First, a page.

Last updated: November 30, 2015
Today’s picture (YELL 89291-2) is a view of the construction of the Canyon Hotel in 1910, just a year before Clara and RuDell came into the park. Here you can see construction works playing ball on skis. The wintery weather is probably similar to the coldness RuDell feels upon receiving a rejection letter from his love. Will they find true love? Find out in tomorrow’s thrilling conclusion.
Nearly a fortnight had passed since posting the letter of proposal to Clara, when RuDell received the following:
Dear Sir: — Yours of recent date to hand. In reply, I beg to state that the matter to which you refer, has been attended to by another man. Very truly,
RuDell laid the scented sheet aside with misty eyes and a broken hope. His peace of mind was taken from him — while nothing of the golden romance was left but memory. Realizing the agony of the sudden end to which his courtship had come, he thought of their happy past
— their beautiful days together in Yellowstone, the several sweet letters he had received from
Clara's hand, and of all the rapture of companionship he had hoped those letters foretold; and with a sigh, he leaned his head upon his hands. He did not weep visibly, for fate had stricken him with sorrow too deep for tears. The lilac trees were blooming beneath a sky of perfect blue, but RuDell saw nothing, heard
nothing, felt nothing, save the sting of disappointment. Each hour had suddenly become a blank — a maddening treadmill to be endured. The girl he loved, it seemed to him, had vowed to love another man. RuDell could, for the first time in his life, truly sympathize with the old- fashioned, but celebrated lover, Washington Irving, who, on the death of his sweetheart (Matilda,) wrote:
“The ills I have undergone in this life have been dealt out to me drop by drop and I have tasted all their bitterness. I saw her fade rapidly away, beautiful and more beautiful and angelic to the very last. I was often by her bedside, and in her wandering state of mind she would talk to me with a sweet, natural and affecting eloquence that was overpowering. I saw more of the beauty of her mind in that delirious state than I had ever known before.”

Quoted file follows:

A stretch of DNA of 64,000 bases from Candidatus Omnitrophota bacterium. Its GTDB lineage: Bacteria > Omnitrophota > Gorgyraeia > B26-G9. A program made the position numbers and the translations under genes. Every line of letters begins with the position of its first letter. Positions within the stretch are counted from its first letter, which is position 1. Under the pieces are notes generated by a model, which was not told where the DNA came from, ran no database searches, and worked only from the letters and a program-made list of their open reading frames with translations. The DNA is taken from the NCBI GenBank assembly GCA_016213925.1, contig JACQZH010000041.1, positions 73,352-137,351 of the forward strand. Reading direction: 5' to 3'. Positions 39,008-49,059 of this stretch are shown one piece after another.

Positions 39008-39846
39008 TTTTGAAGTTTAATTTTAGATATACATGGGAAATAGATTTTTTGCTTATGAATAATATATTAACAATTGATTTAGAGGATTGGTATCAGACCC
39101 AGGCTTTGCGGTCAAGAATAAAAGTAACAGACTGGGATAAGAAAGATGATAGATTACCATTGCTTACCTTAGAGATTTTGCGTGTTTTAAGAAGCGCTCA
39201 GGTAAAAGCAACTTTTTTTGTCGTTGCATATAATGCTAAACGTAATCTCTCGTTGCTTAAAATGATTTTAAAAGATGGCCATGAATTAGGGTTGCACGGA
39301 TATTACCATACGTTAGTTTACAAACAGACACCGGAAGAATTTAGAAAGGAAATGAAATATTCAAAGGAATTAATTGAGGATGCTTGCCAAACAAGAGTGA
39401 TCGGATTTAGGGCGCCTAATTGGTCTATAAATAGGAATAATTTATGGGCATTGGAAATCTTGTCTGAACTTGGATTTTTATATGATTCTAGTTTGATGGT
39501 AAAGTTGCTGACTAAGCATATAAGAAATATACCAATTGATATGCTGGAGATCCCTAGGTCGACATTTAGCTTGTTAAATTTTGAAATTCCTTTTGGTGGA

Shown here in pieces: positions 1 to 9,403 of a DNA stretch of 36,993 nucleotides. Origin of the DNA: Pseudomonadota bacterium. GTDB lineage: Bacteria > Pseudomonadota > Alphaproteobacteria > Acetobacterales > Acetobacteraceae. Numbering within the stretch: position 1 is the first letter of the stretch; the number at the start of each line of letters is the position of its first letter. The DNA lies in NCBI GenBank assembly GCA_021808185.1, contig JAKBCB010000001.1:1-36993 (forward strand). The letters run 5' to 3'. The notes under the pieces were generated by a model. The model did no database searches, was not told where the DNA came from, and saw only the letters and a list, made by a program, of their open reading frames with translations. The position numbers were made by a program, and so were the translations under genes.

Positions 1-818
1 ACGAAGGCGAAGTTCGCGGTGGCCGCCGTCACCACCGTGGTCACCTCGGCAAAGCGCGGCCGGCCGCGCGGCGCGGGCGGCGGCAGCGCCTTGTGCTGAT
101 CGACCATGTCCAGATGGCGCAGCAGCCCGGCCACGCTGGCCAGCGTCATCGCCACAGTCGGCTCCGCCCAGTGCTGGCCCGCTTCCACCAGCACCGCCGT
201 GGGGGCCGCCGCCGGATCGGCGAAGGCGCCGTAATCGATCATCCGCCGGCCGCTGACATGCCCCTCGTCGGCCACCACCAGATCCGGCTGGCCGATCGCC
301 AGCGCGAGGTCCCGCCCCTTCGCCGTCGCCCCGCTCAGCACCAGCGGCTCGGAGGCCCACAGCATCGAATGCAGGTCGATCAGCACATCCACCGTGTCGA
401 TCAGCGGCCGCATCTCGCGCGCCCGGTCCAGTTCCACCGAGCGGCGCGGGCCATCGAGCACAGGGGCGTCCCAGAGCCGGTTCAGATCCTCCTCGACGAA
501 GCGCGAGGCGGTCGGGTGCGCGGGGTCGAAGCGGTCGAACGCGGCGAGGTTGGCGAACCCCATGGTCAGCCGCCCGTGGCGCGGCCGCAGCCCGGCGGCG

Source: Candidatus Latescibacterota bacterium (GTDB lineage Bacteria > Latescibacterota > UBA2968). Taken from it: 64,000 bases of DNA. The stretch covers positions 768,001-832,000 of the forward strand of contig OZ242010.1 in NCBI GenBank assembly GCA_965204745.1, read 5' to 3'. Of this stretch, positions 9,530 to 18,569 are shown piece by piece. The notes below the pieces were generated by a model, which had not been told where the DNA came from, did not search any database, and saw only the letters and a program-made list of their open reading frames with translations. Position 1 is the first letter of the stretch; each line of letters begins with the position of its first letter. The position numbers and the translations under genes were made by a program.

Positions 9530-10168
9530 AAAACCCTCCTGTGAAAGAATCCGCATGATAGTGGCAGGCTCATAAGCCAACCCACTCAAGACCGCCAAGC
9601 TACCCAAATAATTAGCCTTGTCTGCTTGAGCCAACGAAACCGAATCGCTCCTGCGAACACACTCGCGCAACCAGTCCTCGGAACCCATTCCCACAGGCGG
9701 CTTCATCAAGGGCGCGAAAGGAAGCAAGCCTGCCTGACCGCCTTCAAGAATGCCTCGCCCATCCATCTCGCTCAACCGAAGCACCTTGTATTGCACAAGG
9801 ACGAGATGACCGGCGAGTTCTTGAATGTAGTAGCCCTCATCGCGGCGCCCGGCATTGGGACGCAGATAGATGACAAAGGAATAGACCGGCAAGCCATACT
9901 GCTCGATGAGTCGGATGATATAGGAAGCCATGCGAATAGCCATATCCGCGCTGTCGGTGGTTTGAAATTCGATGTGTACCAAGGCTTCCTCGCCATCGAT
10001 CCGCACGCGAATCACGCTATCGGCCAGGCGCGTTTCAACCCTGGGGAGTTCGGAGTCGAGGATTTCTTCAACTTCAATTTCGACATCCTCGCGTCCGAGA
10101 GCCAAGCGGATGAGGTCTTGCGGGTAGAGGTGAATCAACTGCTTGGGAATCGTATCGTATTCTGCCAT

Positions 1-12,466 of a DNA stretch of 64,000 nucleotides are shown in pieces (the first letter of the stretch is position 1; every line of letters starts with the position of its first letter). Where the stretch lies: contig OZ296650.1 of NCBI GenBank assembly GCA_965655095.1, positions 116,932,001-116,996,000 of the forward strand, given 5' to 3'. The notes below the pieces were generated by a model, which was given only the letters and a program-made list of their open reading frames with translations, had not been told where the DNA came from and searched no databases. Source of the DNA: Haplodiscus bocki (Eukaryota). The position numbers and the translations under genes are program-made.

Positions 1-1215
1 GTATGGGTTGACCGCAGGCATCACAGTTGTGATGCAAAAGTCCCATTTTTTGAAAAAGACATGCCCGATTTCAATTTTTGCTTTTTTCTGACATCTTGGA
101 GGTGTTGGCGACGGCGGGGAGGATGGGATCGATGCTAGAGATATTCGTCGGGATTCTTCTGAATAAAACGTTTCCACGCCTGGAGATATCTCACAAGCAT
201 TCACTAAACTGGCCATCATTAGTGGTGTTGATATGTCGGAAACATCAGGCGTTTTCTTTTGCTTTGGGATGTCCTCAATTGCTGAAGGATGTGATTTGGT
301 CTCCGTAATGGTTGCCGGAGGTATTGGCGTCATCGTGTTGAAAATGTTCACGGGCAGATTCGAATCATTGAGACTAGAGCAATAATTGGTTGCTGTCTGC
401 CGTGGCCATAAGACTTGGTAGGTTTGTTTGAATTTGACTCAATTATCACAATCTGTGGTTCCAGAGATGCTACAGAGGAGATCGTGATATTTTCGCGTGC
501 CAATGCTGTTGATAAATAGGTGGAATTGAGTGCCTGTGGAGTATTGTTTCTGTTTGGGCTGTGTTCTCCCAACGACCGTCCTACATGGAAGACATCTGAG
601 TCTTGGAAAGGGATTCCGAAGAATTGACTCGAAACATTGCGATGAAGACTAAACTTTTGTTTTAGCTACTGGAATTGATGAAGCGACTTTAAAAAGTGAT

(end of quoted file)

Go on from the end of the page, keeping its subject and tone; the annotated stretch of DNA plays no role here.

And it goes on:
While Clara still lived, she was to RuDell as one dead, for he thought that he should never more look upon her sweet face, never more see
her dreamy blue eys (sic), nor hear her soft, shy voice. He felt that he could be happier if she were dead, and her spirit borne away to the fair land where there are no partings.
It seemed that their brief dream of happiness was over. The roses of love had fallen before they were full-blown. There would be no summer-time. Every hope crept away on stealthy footsteps.
Now he could only cling to the memory, and hug the brief flower-time in his hungry arms. But he was consoled that to Clara he had been frank, honest and faithful.
So poignant were his memories he could not speak. In a moment he arose and silently slipped from the room — and then into the great out-doors — into God's open fields. The golden summer had changed into the deeper golden autumn.
Among the trees on a spot free from under-brush were some rustic seats, and a natural grape-vine swing. The seats were placed there
as if for lovers. He had thought that the mutual love of himself and Clara was as strong and constant as ever a love could be; nothing could have diminished it or caused it to waver. It was rooted in a full knowledge of each other's character, and a regard that had grown out of that knowledge.
He walked so far that when he returned the moon was high and full and all the world was purple in shadow and silver. The stillness of lake and shore and wood was so wonderful that he did not go into the villa he lived in. He walked down to a little bowered terrace at the water's edge and sat upon a seat and breathed in all the heavenly scents of the night. He felt the strange calmness stealing over him, and it grew deeper and deeper until he fell asleep.
He did not know when he fell asleep and when he began to dream; his dream was so real
that he did not feel as if he were dreaming. He remembered afterward how intensely wide
awake and alert he had thought he was. He
thought that as he sat and breathed in the scent of the late roses and listened to the lapping of the water at his feet, he heard a voice calling. It was sweet and clear and happy and far away. It seemed very far but he heard it as distinctly as if it had been at his very side.
The voice in his dream was the sweet voice of Clara, but now that it was only a dream, it haunted him. As he walked on and on until the village and the lake were left far behind, and he was alone with the sky and the sand, the numbed feeling in his heart gradually left him, and his power of suffering came back. Blindly he stumble on in the darkness, unheeding the distance he had traveled.
Dawn succeeded night, and sunset was followed by darkness again; but RuDell was oblivious of the changes.
In a lead up to that most romantic day of the year, February 14th, we will be continuing William Popham’s 1911 book, “Yellowstone Park Romance.” If you do not see any new posts, you may need to refresh your browser page. Images are taken from the Yellowstone Park Museum. They may not have been taken in 1911 but we hope that they help to illustrate the author’s wonderfully descriptive prose.Please note that many of the practices the author writes about (including feeding the animals or tramping near certain features) are no longer allowed today.